The course aims to present current methods and recent trends regarding advanced database systems. Both theoretical and laboratory parts of the course, require familiarity with classical data models, such as relational model & tools and computer systems (Database Management Systems) that support them.
The specific objectives of the course are focused in four main themes: (a) deepening the theory behind using classical models and database management systems, (b) the design theories of relational schemas using theoretical and practical tools and methods, (c) understanding and familiarity with alternative data models, and (d) the use of advanced tools (e.g. object-relational systems) and models (e.g. XML, XQuery).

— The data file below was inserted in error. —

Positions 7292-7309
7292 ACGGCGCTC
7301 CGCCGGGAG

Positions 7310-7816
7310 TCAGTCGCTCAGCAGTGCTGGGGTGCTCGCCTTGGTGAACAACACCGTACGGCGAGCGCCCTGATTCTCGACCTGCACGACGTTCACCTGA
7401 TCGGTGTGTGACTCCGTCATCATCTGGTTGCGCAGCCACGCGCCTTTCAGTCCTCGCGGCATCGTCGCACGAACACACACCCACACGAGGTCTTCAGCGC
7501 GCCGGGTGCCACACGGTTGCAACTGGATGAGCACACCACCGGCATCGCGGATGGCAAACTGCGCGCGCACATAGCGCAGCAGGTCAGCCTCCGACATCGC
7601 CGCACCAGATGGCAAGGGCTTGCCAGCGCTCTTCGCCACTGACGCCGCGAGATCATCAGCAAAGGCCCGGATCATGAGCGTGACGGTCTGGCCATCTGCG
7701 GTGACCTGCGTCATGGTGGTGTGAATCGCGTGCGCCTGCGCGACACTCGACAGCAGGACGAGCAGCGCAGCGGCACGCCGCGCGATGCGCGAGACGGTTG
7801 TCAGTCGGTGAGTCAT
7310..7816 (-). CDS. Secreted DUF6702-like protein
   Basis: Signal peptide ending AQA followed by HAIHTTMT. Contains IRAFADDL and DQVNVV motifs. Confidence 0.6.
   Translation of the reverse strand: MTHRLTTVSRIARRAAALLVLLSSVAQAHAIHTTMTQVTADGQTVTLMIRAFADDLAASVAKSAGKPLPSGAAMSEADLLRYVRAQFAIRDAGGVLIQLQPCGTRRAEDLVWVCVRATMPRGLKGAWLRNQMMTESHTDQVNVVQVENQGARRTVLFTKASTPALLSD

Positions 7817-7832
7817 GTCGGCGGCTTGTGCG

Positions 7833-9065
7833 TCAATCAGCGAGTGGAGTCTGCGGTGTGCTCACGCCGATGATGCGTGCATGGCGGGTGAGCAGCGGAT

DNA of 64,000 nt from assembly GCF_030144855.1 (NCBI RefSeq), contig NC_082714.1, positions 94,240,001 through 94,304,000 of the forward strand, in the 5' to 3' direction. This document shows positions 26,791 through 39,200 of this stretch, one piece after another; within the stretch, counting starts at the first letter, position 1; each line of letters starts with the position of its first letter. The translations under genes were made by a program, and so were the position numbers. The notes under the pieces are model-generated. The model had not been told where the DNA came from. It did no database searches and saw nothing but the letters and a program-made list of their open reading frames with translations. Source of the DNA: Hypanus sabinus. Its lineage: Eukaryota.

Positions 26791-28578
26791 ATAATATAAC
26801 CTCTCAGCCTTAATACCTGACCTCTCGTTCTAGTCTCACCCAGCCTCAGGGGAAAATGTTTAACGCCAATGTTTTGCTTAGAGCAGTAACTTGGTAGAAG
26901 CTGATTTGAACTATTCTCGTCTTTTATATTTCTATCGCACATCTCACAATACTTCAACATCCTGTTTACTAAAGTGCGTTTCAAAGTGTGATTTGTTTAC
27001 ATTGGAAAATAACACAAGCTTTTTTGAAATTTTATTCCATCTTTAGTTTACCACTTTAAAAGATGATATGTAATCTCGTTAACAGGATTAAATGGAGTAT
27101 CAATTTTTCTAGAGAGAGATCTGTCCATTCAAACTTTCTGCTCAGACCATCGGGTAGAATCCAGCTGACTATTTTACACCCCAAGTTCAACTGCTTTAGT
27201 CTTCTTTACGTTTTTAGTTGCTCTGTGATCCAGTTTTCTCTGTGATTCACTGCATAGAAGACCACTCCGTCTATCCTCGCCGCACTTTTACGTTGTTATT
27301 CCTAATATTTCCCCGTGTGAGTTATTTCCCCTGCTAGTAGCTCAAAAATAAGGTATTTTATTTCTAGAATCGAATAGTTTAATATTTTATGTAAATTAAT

In a series of laboratory exercises, the student gets familiar with:
- The theory of functional dependencies
- The basic shape decomposition algorithms and decomposition control
- The UML and the profile for databases
- Object-relational systems such as PostgreSQL, SQL3, ORACLE
- Graph data management and property graphs
- The deductive database approach using a logic programming language like Prolog
- The use of XML as a data model and the technology to create and manage XML schemas
Finally, students undertake in small groups to complete and implement small-scale (mini-projects) and present the results of their work by the use of audiovisual media.
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- A. Silberschatz, H. F. Korth & S. Sudarshan (2001): Database System Concepts (4th Edition), McGraw-Hill ISBN 0-07-255481-9.
- R. Elmasri & S. Navathe (1996): Fundamentals of Database Systems, Μετάφραση στα Ελληνικά από τις εκδόσεις "ΔΙΑΥΛΟΣ".
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